24 Jun 2020 The Best Kept Stormwater Management Secret You Need to Know About
What if your stormwater management system is working better than was designed, and you aren’t getting the pollution reduction credits you deserve? You may potentially be accruing thousands of dollars in additional unneeded infrastructure and maintenance costs. Applying theoretical pollutant removal data to stormwater management systems typically will meet compliance regulations. However, without real time volume capture information, state and local agencies, nonprofit organizations, and developers are assuming that their stormwater management assets are performing at the designed limitations.
We recently had an eye opening experience with a volume monitoring project in Cudahy Wisconsin that indicates stormwater management assets are removing total suspended solids and phosphorus at levels that are 30% to 70% more efficiently than was originally designed. Systems that are outperforming design expectations may offer valuable economic opportunities such as:
- Pollution reduction credits and trading
- Focused stormwater management asset planning and implementation strategies
- Data based funding and grant application support
- Reduced maintenance based upon actual, verifiable need.
CBC Engineers, a KBJW Company, and P4 Infrastructure have developed a cutting edge stormwater compliance solution that measures the actual volume of runoff captured, computes and compares the pollutant removal efficiency of the system with regulatory standards, and controls the discharges of underdrains to achieve the maximum infiltration capability of the BMP asset. This is done by integrating strategic water quality planning, asset management, and regulatory standards with real time rainfall and runoff volume monitoring.
Across the nation the local governments and the US EPA have approved MS4 Permits and Total Maximum Daily Load (TMDL) requirements on countless communities, counties, and drainage districts. To comply with the permits, non-point pollution reduction requirements, watersheds are delineated and appropriate best management practices (BMPs) are identified, designed, and implemented. Typically, design of BMPs are based upon commonly used computer software that will compute hydrology, hydraulics, and non-point pollution annual loads such as total suspended solids and phosphorus. Rainfall distributions and intensities, that are used in these analyses, are dictated by state and local ordinances. With each new BMP installed, documenting compliance is derived using these computer models. The actual performance of the BMP asset, whether it is a wet pond, permeable pavement system or a biofilter, is unknown. This information is important because if the BMP is over-performing, the owner of the asset should be able to receive those additional pollution reduction credits that are necessary to achieve permit compliance. On the other hand, if the asset is under-performing, maintenance and retrofits may be needed to improve the performance of the asset.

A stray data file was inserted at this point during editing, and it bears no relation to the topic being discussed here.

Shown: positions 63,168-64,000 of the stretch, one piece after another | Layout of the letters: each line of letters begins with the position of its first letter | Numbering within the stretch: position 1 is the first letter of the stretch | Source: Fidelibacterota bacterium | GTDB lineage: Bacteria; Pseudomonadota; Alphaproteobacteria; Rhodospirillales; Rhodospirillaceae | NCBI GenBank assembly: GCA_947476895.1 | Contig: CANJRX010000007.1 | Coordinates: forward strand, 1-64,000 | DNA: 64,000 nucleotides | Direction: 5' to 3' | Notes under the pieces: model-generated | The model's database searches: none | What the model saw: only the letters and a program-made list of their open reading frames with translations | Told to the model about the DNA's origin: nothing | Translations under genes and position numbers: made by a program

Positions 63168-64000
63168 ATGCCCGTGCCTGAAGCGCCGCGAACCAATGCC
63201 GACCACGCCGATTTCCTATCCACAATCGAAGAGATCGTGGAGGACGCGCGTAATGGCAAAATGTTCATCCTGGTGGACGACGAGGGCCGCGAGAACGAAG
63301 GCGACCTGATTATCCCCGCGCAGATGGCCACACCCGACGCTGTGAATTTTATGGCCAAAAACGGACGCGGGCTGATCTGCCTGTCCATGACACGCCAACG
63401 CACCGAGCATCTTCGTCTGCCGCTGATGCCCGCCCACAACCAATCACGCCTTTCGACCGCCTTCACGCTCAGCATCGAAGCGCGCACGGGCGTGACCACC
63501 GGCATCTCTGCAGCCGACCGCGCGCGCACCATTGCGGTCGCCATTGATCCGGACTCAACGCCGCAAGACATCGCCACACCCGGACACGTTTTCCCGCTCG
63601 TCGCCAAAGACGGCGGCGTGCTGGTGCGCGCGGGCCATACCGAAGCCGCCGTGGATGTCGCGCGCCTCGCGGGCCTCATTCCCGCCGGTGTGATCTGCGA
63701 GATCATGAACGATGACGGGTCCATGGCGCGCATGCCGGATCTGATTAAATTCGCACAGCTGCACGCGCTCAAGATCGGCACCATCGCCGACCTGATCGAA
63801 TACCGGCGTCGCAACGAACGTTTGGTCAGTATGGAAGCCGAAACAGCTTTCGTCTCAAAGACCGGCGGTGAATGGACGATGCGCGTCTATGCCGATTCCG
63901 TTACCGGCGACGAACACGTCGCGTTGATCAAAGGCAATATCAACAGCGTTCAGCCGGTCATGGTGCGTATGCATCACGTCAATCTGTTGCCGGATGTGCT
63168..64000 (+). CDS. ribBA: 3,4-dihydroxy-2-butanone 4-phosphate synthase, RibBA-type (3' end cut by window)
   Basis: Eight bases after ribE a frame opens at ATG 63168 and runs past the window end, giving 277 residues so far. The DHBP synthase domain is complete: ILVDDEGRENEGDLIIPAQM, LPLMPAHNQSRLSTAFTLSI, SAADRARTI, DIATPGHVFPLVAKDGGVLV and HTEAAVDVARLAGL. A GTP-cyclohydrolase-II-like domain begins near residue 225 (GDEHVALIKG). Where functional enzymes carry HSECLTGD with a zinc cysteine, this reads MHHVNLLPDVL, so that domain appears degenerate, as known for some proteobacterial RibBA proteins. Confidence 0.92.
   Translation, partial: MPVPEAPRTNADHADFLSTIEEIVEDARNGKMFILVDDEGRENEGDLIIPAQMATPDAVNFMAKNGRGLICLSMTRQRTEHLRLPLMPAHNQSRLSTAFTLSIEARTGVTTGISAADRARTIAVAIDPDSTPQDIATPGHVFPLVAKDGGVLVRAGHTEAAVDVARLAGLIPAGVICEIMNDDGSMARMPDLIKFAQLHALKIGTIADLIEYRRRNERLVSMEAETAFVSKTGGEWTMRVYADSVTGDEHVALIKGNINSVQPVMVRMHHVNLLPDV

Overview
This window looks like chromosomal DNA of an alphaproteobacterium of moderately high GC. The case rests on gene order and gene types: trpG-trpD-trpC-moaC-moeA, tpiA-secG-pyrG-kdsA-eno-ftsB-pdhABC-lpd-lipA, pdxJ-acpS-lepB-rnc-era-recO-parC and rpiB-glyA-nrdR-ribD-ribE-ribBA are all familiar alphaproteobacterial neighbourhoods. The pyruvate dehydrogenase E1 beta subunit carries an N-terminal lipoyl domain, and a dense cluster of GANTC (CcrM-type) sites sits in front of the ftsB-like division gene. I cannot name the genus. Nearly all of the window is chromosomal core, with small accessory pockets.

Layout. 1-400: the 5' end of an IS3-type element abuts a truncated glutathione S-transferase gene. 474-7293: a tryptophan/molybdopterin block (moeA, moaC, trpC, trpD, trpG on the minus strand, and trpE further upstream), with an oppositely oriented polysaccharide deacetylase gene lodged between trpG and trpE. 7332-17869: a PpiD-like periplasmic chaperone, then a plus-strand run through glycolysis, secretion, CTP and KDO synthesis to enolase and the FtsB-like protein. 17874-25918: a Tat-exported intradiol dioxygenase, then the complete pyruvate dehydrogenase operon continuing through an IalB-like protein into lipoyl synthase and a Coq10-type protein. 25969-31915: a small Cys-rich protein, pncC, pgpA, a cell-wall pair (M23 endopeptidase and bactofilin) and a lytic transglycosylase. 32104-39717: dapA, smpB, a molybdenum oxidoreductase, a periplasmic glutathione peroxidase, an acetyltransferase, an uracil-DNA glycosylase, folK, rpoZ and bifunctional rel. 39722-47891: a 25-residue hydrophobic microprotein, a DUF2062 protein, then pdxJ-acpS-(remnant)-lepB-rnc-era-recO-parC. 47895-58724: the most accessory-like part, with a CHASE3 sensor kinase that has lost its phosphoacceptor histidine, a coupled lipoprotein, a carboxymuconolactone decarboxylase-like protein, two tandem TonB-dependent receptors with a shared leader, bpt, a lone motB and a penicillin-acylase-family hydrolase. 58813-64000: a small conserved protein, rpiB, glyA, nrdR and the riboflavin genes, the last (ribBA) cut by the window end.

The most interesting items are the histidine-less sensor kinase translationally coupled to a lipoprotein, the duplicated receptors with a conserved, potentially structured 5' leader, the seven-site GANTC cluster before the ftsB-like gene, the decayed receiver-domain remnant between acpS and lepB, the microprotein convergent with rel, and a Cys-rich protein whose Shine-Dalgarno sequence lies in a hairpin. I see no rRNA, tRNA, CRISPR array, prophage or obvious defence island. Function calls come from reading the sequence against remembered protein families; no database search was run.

If owners of multiple BMP assets understand their real performance capabilities, future improvements and maintenance budgets can be modified based on real time data and not theoretical models, perceived maintenance requirements, or unplanned asset implementations. Additionally, where stormwater credit trading is available to landowners, understanding the actual performance of an asset, rather than a computed credit limit, may equate to additional dollars earned through credit sales. Until recently, this type of tracking and measuring was unavailable to asset owners. Benefits such as data driven maintenance scheduling, reduced future infrastructure costs, real time compliance monitoring and reporting, and actual stormwater trading credits, can now be realized.
Our collaborative initiative promotes the integration of the monitoring hardware into your BMP assets. This allows engineers to assist with future maintenance decisions, improvement budgets, strategic design and implementation planning, and compliance reporting. To learn more about our innovative solutions and how we can help you with your stormwater assets please contact Todd Weik at firstname.lastname@example.org or 262-219-2938.